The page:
A man prosecutors described as “a ringleader” and “shot caller” was convicted Friday in a vicious, drug-related double-homicide that saw the captured victims tied up, beaten with a bat, repeatedly shot and stabbed, and their bodies dumped in a car and torched in an orchard in northern Merced County.
The charred remains of Reyes Garcia Barona, a 29-year-old Atwater man, were found Oct. 20, 2014, in the trunk of a burned-out 2006 Chevrolet Impala left in an almond orchard off East Monte Vista Avenue, east of Denair. He’d been beaten in the head with a wooden baseball bat, his throat cut before he was dumped in the car. His “incinerated remains” weighed just 51 pounds when they were measured by authorities, the Merced County District Attorney’s Office said.
The other victim, Rudolpho Barona, a 32-year-old relative of Garcia Barona’s from Sacramento, was shot in the head repeatedly and dumped in the car’s back seat, according to reports from the Merced County Sheriff’s Office. His remains weighed just 34 pounds when measured during the autopsy, according to Matt Serratto, Merced County deputy district attorney and lead prosecutor in the case.
Before fleeing, the killers torched the car, using diesel fuel, investigators said.
On Friday, a Merced County jury deliberated for less than three hours before handing down guilty verdicts on two counts of first-degree murder against 39-year-old Heliodoro Silva Arreola, whom prosecutors described as one of the ringleaders in the double slaying.
Serratto, along with Deputy District Attorney Gerad Egan, told jurors the victims were killed as the result of some type of financial fallout over large amounts of marijuana with possible ties to Mexican drug cartels.
“There was either a debt owed or some money stolen. Some of the specific details (regarding the money) change depending on who’s telling the story,” Serratto said.
His attorney, Deputy Public Defender Tony Green, was unavailable for comment Friday. Green has said his client was not responsible for the slayings and said any involvement Silva Arreola may have had was “against his will and under duress.”
Prosecutors, however, described Silva Arreola as at least one of two “leaders” who organized the kidnappings and, ultimately, the deaths of the victims. Bernardo Rangel, 45, was identified by prosecutors as the “other leader” in the slayings. Rangel has pleaded not guilty.
Investigators believe the victims were captured some time around Oct. 18, 2014. They were bound with duct tape and held at homes in Atwater and Winton before they were taken to the orchard and killed, prosecutors said. As the group left Silva Arreola’s home on California Street in Winton the night of the slayings, he placed a call to a blocked telephone number in Mexico.
Sheriff’s detectives found “in excess of 200 pounds” of marijuana at the home on California Street.
Silva Arreola is the second conviction in a case involving six defendants. His nephew, Salvador Silva, 25, pleaded guilty Oct. 7 to kidnapping charges and returns to court Dec. 1 for sentencing. He purchased duct tape used to hold the victims, according to court records.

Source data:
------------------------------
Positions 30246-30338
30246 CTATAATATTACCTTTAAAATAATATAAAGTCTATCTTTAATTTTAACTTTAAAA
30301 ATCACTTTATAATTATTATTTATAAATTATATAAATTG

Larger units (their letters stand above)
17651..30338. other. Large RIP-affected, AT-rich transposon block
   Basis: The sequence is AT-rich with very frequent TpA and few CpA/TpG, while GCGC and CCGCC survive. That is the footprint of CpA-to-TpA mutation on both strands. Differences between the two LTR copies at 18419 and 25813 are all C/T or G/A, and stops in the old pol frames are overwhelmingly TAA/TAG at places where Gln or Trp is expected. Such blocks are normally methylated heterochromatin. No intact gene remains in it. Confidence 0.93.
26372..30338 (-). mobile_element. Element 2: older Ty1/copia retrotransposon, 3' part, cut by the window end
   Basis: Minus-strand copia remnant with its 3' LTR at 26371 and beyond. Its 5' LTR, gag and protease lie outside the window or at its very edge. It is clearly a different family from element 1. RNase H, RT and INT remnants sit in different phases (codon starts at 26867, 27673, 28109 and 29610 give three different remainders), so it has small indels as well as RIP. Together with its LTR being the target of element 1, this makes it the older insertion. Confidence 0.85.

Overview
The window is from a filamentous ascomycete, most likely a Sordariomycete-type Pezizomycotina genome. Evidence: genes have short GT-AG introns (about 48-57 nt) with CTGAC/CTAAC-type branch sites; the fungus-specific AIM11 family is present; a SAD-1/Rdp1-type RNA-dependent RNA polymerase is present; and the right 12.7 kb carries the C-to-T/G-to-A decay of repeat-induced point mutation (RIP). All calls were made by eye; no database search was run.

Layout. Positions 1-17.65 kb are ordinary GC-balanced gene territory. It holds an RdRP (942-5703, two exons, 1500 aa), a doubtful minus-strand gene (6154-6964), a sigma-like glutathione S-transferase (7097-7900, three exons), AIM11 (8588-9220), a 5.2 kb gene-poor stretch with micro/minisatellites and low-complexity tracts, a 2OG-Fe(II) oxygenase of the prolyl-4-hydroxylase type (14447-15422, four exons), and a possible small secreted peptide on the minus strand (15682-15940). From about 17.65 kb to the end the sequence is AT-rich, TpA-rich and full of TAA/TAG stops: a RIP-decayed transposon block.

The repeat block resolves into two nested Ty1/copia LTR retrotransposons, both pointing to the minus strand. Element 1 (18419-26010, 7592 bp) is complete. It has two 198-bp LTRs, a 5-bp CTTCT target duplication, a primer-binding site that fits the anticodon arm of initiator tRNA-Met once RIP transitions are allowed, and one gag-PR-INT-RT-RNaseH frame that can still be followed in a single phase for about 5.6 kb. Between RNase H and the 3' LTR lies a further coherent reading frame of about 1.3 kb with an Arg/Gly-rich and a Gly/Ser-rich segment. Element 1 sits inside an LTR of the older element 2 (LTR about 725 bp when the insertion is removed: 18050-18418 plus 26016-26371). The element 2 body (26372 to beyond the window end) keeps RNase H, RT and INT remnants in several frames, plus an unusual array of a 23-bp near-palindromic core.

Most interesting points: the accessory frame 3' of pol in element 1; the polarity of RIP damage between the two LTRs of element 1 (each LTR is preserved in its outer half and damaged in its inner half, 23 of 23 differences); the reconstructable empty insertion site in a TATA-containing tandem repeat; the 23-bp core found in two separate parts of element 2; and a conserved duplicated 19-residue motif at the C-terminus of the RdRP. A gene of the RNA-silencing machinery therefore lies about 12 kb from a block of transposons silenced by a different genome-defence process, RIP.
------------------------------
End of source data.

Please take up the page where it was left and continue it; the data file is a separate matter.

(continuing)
Monico Peña, 42, and Gerardo Alvarez Silva, 27, are suspected of killing the victims. Peña is believed to have beaten Garcia Barona with the baseball bat and Alvarez Silva is accused of shooting Rudolpho Barona, according to reports from investigators obtained by the Merced Sun-Star.
Both men have pleaded not guilty.
Salvador Peña Vasquez, 22, has pleaded not guilty to murder charges in the case. Prosecutors said he was present and “helped” during the slayings.
The four remaining defendants, including Rangel, return to court Thursday for a trial-setting conference.
At least two of the defendants believed the Baronas were “killers” who intended to kill Silva Arreola and felt they were essentially acting in pre-emptive self-defense, the reports say.
Investigators were told the victims were seated on the couch of Silva Arreola’s home when they were “jumped” and tied up. At least one of the defendants claimed one of the victims was armed and pulled the gun, but lost the firearm during the struggle, according to the reports.
“We’re obviously pleased and grateful to the jury for returning a just verdict in this extremely serious case,” Serratto said. He praised the work of his co-prosecutor, Egan, and the investigation conducted by sheriff’s detectives.
Detective Sgt. Chuck Hale, head of the sheriff’s investigations unit, said he hoped the verdict was “the first step towards some closure for the families of the victims.”
“Obviously, I’m extremely proud of the work of our detectives,” Hale said Friday. “It was a total team effort involving the (whole unit) and the work of the prosecutors; the teamwork between our offices was extremely good and important in this case.”
Prosecutors said Silva Arreola faces two lifetime prison sentences with no possibility of parole. He returns to court Dec. 8 for sentencing.
Rob Parsons: 209-385-2482